The Courier News from Blytheville, Arkansas on September 23, 1955 · Page 1
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The Courier News from Blytheville, Arkansas · Page 1

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Blytheville, Arkansas
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Friday, September 23, 1955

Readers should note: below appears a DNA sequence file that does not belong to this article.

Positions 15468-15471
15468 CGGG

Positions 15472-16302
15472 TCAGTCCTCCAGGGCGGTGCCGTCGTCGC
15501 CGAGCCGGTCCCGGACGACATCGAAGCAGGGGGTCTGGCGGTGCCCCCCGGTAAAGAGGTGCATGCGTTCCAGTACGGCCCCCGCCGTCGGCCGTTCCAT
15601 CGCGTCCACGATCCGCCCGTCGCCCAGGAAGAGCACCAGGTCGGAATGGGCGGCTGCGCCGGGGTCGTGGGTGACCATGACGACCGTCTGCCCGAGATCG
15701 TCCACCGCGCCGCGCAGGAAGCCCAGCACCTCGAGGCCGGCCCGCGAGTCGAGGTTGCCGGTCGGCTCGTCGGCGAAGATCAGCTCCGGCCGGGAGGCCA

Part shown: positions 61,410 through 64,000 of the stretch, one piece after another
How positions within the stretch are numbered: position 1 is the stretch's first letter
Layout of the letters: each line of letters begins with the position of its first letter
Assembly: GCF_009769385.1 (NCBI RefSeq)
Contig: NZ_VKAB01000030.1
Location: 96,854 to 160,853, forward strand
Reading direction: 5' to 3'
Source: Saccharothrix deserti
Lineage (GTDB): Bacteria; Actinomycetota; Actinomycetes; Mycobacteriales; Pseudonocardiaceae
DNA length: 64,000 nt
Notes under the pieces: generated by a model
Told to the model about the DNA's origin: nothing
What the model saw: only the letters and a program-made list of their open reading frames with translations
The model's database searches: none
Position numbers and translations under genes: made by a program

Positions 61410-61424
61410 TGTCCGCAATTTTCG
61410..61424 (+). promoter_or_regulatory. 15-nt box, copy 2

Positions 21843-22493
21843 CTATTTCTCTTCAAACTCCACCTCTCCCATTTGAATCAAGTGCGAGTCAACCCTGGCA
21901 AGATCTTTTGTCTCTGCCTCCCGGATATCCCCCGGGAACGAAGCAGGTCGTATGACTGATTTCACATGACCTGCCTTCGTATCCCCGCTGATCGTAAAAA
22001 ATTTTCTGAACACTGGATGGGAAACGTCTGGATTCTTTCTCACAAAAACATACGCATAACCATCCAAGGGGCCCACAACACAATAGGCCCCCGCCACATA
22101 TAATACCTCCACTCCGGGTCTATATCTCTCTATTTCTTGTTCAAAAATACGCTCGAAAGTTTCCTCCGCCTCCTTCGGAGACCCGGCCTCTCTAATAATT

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BLYTHEVILLE COURIER NEWS 1HI DOMINANT NTW8PAMR OT NORTBKA8T ARKANSAS AMD •OO7HBAST MI68OUM VOL. LI—NO. 156 BVytheville Courier Blytheville DaUy Newi Blytheville Herald Mississippi Valley Ifvttt BLYTHEVILLB, ARKANSAS, FRIDAY, SEPTEMBER 23, 1955 ' SIXTEEN PAGES Published Daily Except Sunday SINGLE COPY FIVE CENTS Rain Threat Doesn't Chill Fair Spirits It was "kids day" at the Fair today, but it started out in a rather damp atmosphere. But the rain that fell during the night and morning was not expected to dampen many spirits — even those of Northeast Arkansas District Pair officials. That is, unless the rain continued through the day. Fair officials, with a careful eye to-'the threatening sty, were optimistic about prospects for attendance during the remainder of the Fair's run. "Best Thing" "If the sun comes out by noon it (the rain) will be the best thing that has happened," Pair Secretary Rawleigh Sylvester said this morn- Ing. a three-day run, 'replaces Thrill- cade, which completed Its stay last night before a crowd of about 1,000 persons. Final grandstand show Sunday will be held at 8 p.m. this year Instead of the usual Sunday afternoon showing. All judging has been completed and winners in each division named, Sylvester said. {Winners in all divisions will be published in the Courier News beginning tomorrow.) Yesterday's attendance was estimated at 6,000 by Sylvester. That "It's a fair manager's dream to | was about 1,000 more than the have rain on Thursday night and p rev ious day and brings the total clear weather on Friday," he said. f or ^ ne fj rs t night and two full days If the skies cleared, wet cotton fields were expected to bring farm workers and families to the fair today in near-record numbers. The forecast was not optimistic, with leaden skies, more scattered showers and lower temperatures predicted for this general area, though the immediate threat of rain appeared to be dissipating somewhat at noon. Schools were to be dismissed at 2 o'clock this afternoon in order for the students to take advantage of kid day activities and specialties. It was also "4-H Day" with livestock judging by youths occupying almost the entire day. Yesterday was "FFA Day". New Grandstand Sliow The grandstand show tonight FFA WINNERS — Shown above is the winning FFA booth at the Northeast Arkansas District Fair. It was entered by the Manila FFA. Attendance continued to grow at the Fair yesterday with rain threatening to dampen "Kids Day" today. (Courier .News Photo) to about 12,000 persons. "\Ve expect another increase today with the peak attendance coming tomorrow," he said. "We believe the overall attendance will top last year," he added. Inside Today's Courier Hews . . . Paps Bounce Poplar Bluff 30-13 for First Win ... All Mlssco Teams in Action Tonight | . . . UCLA-Maryland Tiff Tops j Saturday's Grid Menu .... Sporls . . . Pages 8 and 9... . Fall of Peron Makes Small Will be "Stars Over Ice," Biythe-i Change In South American Politi- ville's first ice skating revue. An i ™' Way . . . Paje 10 ... Dial- outdoor portable rink is being! erected in front of the grandstand j tor the show. "Stars Over Ice," scheduled for a-Prayfr Religion Spreading Acrosi Nation . . . Past 7... Agri Department Experts Predict Steady Farm Prices By OVID A. MARTIN WASHINGTON (AP) — Agriculture Department economists predicted today that the general level of farm prices — a big political issue — will decline little if any more on this year's crops. Farm prices now average about 6 per cent below a year ago. Democratic leaders have sharply criticized the Eisenhower administration for the price setbacks, saying present farm programs are inadequate. — ' In a monthly report on the de- Bundestag Acts Soviet-W. German Relations Okayed BONN, Germany (AP) — The West German Bundestag unanimously approved the establishment of diplomatic relations with the Soviet Union .today. The vote was made by a show-i of hands. The ratification of Chancellor Konrad Adenauer's Moscow" agree-1 ment with Soviet Premier Bulgan-! in ended a two-day debate during \ which the 79-year-old government ; chief said the new trend in German ! Russian relations "offers the pros*| pect of future easing of interna-1 tional tensions and national unity j in freedom to Germany." Erich Onenn:uier. leader of the Socialist opposition similarly told the lower house of Parliament normalization of relations between West Germimy and Russia "can banish for, a long time the danger of a hot war." Won't Deepen Division Arkansas Gets General Rain Rainfall Is Heavy In Some Sections; Blytheville Gets .28 By THE ASSOCIATED PRESS Marked by a deluge in the southwest part of the state. Arkansas last night had its first general rain in more than two months. Before the vote, the floor leader | Rainfall measurements topped of Adenauer's Christian Democrat- 'wo inches throughout southwes ic Union, Heinrich Krone, said Arkansas, and rose to 3.8 inches at De Queen. However, some areas got little income a Te™^nanclarpTThe gisi of £ulianin's personal message to Eisenhower came out last night and eiiirm nf fat-™*,,-,. ,. Q ™ n !„,. •.«!„*;,-„ preparations were under way today to make public the text from the Presidents vacation headquarters. that Bonn could never recognize the Communist regime oi East Germany. He added that if Bui-j more than a "sprinkle." ganin believed the East Germans The state's last previous genera NPCP BEAUTIES — VI AND VII — Two Tennessee beauties were added to the growing list of entrants In the National Cotton Picking Contest Beauty Pagennt today. They are Miss Dixie Aleta Jeter (top), of Millington, Tcnn., and Miss Sarah Lee of Memphis, Miss Jeter, 10, daughter of Mr. and Mrs. E. £, Jeter Jr., attends Memphis State College. She is sponsored by Phi Mu Sorority. Miss Lee, daughter of Mrs. H. H. Higbcc, !s 17, a senior at Whltchaven Hiih flcbool. Her sponsor Is Modtls by Cathy oi Mempiii*. were behind him, he should allow free elections there. Krone denied that the new relations with Moscow would deepen the division of Germany. If that was the case, no member of the Bundestag would be able to vote for the Moscow agreement, he declared. "Victory for Russians' 1 Ollerihauer had his criticisms of Ihe Adenauer-Bulganin agreement. He said it was a victory for the Russians which appeared to be leading to a hardening of the divisions of Germany. He called on the government to make concrete proposals to the Geneva foreign min-. isters' conference next month on a i European security system and German reunification. The Socialist chief warned that unless Bonn took the initiative vigorously there was danger that (1) the cold war would continue in Germany even if it ceased elsewhere, and (2) East and West might agree on a security system based on the continued split of Germany. Soviet Frees 31 Prisoners BERLIN (#) — The Soviet Union today released 31 prisoners, including 12 Frenchmen and 15 Germans, the German Red Cross reported. Officials said the prisoner transport also included two Belgians, a Swiss and a Dutchwoman. Oil Discovered Near Gaza Strip TEL AVIV, Israel «l - The first discovery of oil In Israel was reported today. Development Minister Dov Joseph told a news conference the strike was made at Heletz, 30 miles sown of Tel Aviv and only 8 miles from the Egyptlaa-luld OUH atrip. rain occurred July 17-18, the U.S Weather Bureau at Little Rock said. Beneficial Last night's rainfall was termed beneficial for fall-seeded sma! grains and winter legumes, bu possibly harmful for Arkansas' major crops, cotton and rice, now in harvest. Miles McPeek, agricultural stat istician at Little Rock, said cotton which was rained on might be downgraded because of discolora tion. He expected no damage to rice unless from winds. The rain could, of course, hole up the harvest for both crops, said McPeek. Showers Continue Scattered showers were continuing today. In addition to De Queen's downpour last night, other rainfall measurements included 3.6 inches at Mount Ida, 3.56 at Camden, 3.23 at Mena, 3.2 at Nashville, 2.52 at Hope, 2.25 at Texarkana, 2.14 at Fort Smith, 1.75 at Newport, 1.17 at Little Rock. .70 at Payetteville, .33 at Walnut Ridge, .28 at Pine Bluff and Blytheville, and .09 at Flippin. Cloudy skies and continued rain were expected to keep the temperature down in the 80s throughout Arkansas this afternoon. The low mercury readings early this morning ranged from 65 degrees at Payetteville to 73 at Walnut Ridge. Usrey Submits Low Bid For BAFB Lighting LITTLE ROCK (#) — Max ,O. Usrey, a Blytheville contractor, has submitted the apparent low bid for installation of taxiway floodlights at the Blytheville Air Porct Base, Army Engineers here announced yesterday. Usrey's bid was *47,356, the Engineers snid. The government estimate mand and supply siiuation for farm products, the department's marketing service said that seasonal price declines may occur for some commodities. But it said, "Much of the general price adjustment to increased supplies this season have already taken place." Price drops this year, the report added, largely reflect market reactions to prospects of a record output of agricultural goods. Big Crops Blamed In a separate report yesterday, the Federal Reserve Board's monthly bulletin blamed the declines on big crops in recent years, overhanging surpluses owned by the government and on the cutback in federal price support rates for this season's grain harvest. But despite a decrease in fnrm sltion of farmers remains relatively strong," the report added. The two reports were made public as the National Agricultural Advisory Commission prepared to \vind up a two-day conference today on what steps, if any, it believes the administration should take to bolster farm income. Secretary of Agriculture Benson has asked the 18-member bipartisan commission, appoinied by President Eisenhower in 1953, for its ideas on what the government might do to put more money into of declining prices adjustments in prod' high postwar levels. Temporary Assistance After yesterday's closed commission meeting, a Benson aide said it appeared necessary to "buy time" with some temporary farm assistance program until the administration's new flexible price price support system has taken hold. One major proposal under consideration was that the government pay farmers to take surplus land duced. out of crop production until price- depressing surpluses have been re- The marketing service report to be the second largest of record, noted crops this year appear likely while livestock production is expected to put the combined output of all farm commodities about 3 per cent above the record volume produced last year. Molotov Urges West Reduce Armed Forces By MAX HARRELSON UNITED NATIONS, N. Y. (AP) — Soviet Foreign Minister V. M. Molotov today called upon the Western powers to reduce their armed forces and liquidate their foreign military bases without waiting for an international agreement on disarmament. At the same time, the Soviets- leader told the U.N. Assembly that Russia is giving careful consideration to President Elsenhower's proposal for an "open sky" policy of mutual aerial inspection Russian and U. S, territory. He submitted a resolution urging the Assembly to endorse a study of the Eisenhower plan, along with proposals submitted by Russia, Britain and Prance. In a major policy speech, Molotov pointed to recent Soviet reductions of military forces and the surrender of the Soviet naval base of Porkkala to Finland. Then he called upon the other big powers to show by similar deeds that they really want to end the world arms race. "Such a course," he said, "would undoubtedly best meet the need to call off the armaments race, build up confidence among nations and end the cold war." Speaking of the Eisenhower aerial inspection plan, he said: Recognize Importance "We recognize the importance of the President's proposals. We regard (hem as an expression of a sincere desire to facilitate the solution of the important problem of international control and inspection. And it is from this point of view that we are engaged in studying this proposal and its various aspects." He said that Russia was particularly interested in finding out whether the Eisenhower plan would contribute to a reduction of armaments and to the outlawing of nuclear weapons. Molotov challenged a statement by Secretary of State John Poster Dulles yesterday that "limitation of armament is virtually unattainable." "This statement," See MOLOTOV on he said, Page 16 * , FIRST CLOTHING 'ENTRY .— First entry in the National Cotton Cotton picking Contest's "clothing from Cotton bags" event is shown above being modeled by Miss Pam Smith,.daughter of M/Sgt. and Mrs. Wayne Smith of 1517 Hearn Street, With Pam are Mrs. George Anderson Uefn, president, and Mrs. Joe Warren, vice president, of the Blytheville Jaycettes, who are conducting the clothing contest and fashion show this year. The dress was submitted by Mrs. Charles Rhodes Jr., or Kingsland, Ark. (Courier News Photo). Bulganin Urges Incorporation Of Eisenhower's Arms Plan PHASER, Colo. (AP) — Soviet Premier Bulganin has urged that President Eisenhower's plan for mutual aerial inspection and exchange of military blueprints be incorporated into a general disarmament program. ' Grant for Planning Here Is Confirmed f> and downward! with the help of the University of Arkansas, Jno. C. McHaney, iuction from the chairman of Blytheville's City Planning Commission, said today. Aid$ Flood Victims NEW YOR RXfl — Australia has contributed 550,000 to the American Red Cross Eastern states flood ordinance; 4. Major street system study; 5. Preparation of plans for a; A letter received by McHaney from William S. Bonner, head of the University's city planning division, said Blytheville had been authorized a federal grant of S2.788— S288 more than had been sought. The University will provide an additional $288, and the City of Bly- j theville will provide S2.500 already] T £ £• f*nca approved by the City Council- | I rQlllC ViUSc That makes a total of S5.576 forj use in the Blytheville planning pro- j cram, McHaney pointed out. ~ Blytheville's federal grant was announced recently as a part of a grant to four Arkansas cities. Starting Date Bonner. in his letter .stated the University planning division has scheduled Oct. 1 as the starting date for work, on the Blytheville project. He said he would be in Blytheville early in October to make arrangements for getting the program underway. Robert Barbour, of the U. of.A., planning division, will have primary It was learned in Washington that , Bulsanin also told Eisenhower the I proposed disarmament program j should provide lor prompt renun- j ciatioii and abolition of all atomic weapons. A third chief point understood to have been made by Bulganin was that the program should apply to all military bases of both Russia and the United States, including those on foreign soil. In advance of Eisenhower's scheduled departure from Fraser for the Denver White House, aides said the Kremlin leader's note might be released for publication by the day's Land use survey; 2. Land usejend-or it might be held up until plan; 3. Preparation of a zoning) Confirmation has been received here of the federal grant for its city planning program being undertaken responsibility for the Blytheville program, he said. He Listed six phases of the plan- relief fund. Ining program: The timing depends on when th» residents get.s a go-ahead from ,v who is in New York for the j united Nations General Assembly meeting. Drafting Reply Meanwhile, the chief executive was drafting a reply to Bulganin. It will be made public, an associate said, "as soon as it can be made ready," but probably not before next week. . . , _ n,- • At Eisenhower's Rocky Mountain m Municipal Court this morning / and was fined S100 and costs and \ £ ^.J^. ^^ ^ ^ " Bours m J au - secretary, still declined any direct comment on the content of the Bul- ganin message, which the President received Wednesday. But sources elsewhere said it deals with Eisenhower's Geneva Big Pour proposal that the United States and Russia swap military blueprints and agree on mutual aerial inspec- See BULGANIN on Page 16 Ernest Harrison pleaded guilty to a charge of driving while under the influence of intoxicating liquor In state cases heard this morning, Thomas Eidell and H. .W Martin both forfeited $125 bonds on charges of hauling for hire without a permit. William E. Davis forfeited bond of S19.75 on a charge of operating a motor vehicle with defective brakes. Roy Woods forfeited bond of $19.75 on a speeding charge and Esaw Lucky forfeited the same bond on a charge of operating a motor vehicle without a license. Jury to Get Till Case Today SUMNEB, Miss, l.fl — Attorneys for two men accused of murder- Ing a Chicago Negro boy rested their defense at 10:22 a.m. cst today. The defense finished its case after presenting six character witnesses, three each • for 24-year-old Roy Bryant and his 36-year-old Half-brother, John W. Milam. Attorneys are expected to begin ar- gmuents to the jury before noon. " Defendants did not testify. Circuit Judge Curtis Swango again overruled defense motions "or a directed verdict of Innocent. .Recen Ordered The judge then ordered a brief reccw befort state prosecutor! begin their final summation to the i MlTfJMlfurl. UM atftU and closes the final arguments. The defense argument is sandwiched between the state's arguments. The half-brothers are accused of murdering Emmett Louis Till, 14- yenr-old Negro, and dumping his weighted body into the muddy Tal- lalmtchie River. Defense attorneys appeared confident the all-male, all-white jury would free Bryant and Milam— principally, they felt, as a result of testimony by three defense witnesses attacking the identification of the battered body as that of Til. State attorneys privately voiced doubt they would get * guilty verdict. Face KMiup Chunrn Acquittal, however, doesn't end UM publkittd TUl «*M. Ttw de- fendants also face kidnap charges. The state rested its case yesterday. Mrs. Mamie Bradley, Till's widowed mother, gave the trial a dramatic moment yesterday afternoon. She cried as she looked at picture of the .body. She said it was her son "beyond a shadow of a doubt." But three defense witnesses cast doubt. Sheriff H. C. Strlder of Tallahatchie County said the body appeared to have been In the river "at least 10 days, if not 15." A country undertaker, H. D. Malone, estimated the time In the water at 10-26 days. Dr. L. B. Otken, » physician from nearby Greenwood, put the SM 1114. « P*f* 1* Weather NORTHEAST ARKANSAS — Cloudy this afternoon, tonight and Saturday, scattered showers and thundershowers this afternoon, cooler. High this afternoon low to mid 80s, low tonight mid to high 60s. MISSOURI — Clearing northwest cloudy elsewhere this afternoon with showers southeast; fair north and considerable cloudiness south tonight; generally fair Saturday; cool this afternoon; cooler tonight and considerably cooler north; low tonight 40-45 extreme north to 50i south; high Saturday generally In the 70s. Maximum yesterday—67. Minimum this morning—39. Sunrise tomorrow—5:49. Sunset today—5:5«. Mean temp«r»tMre—M. precipitation 24 hours (7 a.m. to f p.m.)—.3d. Precipitation Jan. 1 to datt—M.M. Tkta I»u but Ytu Maximum yesterday—75, Minimum this morning— 30. JM, 1 id <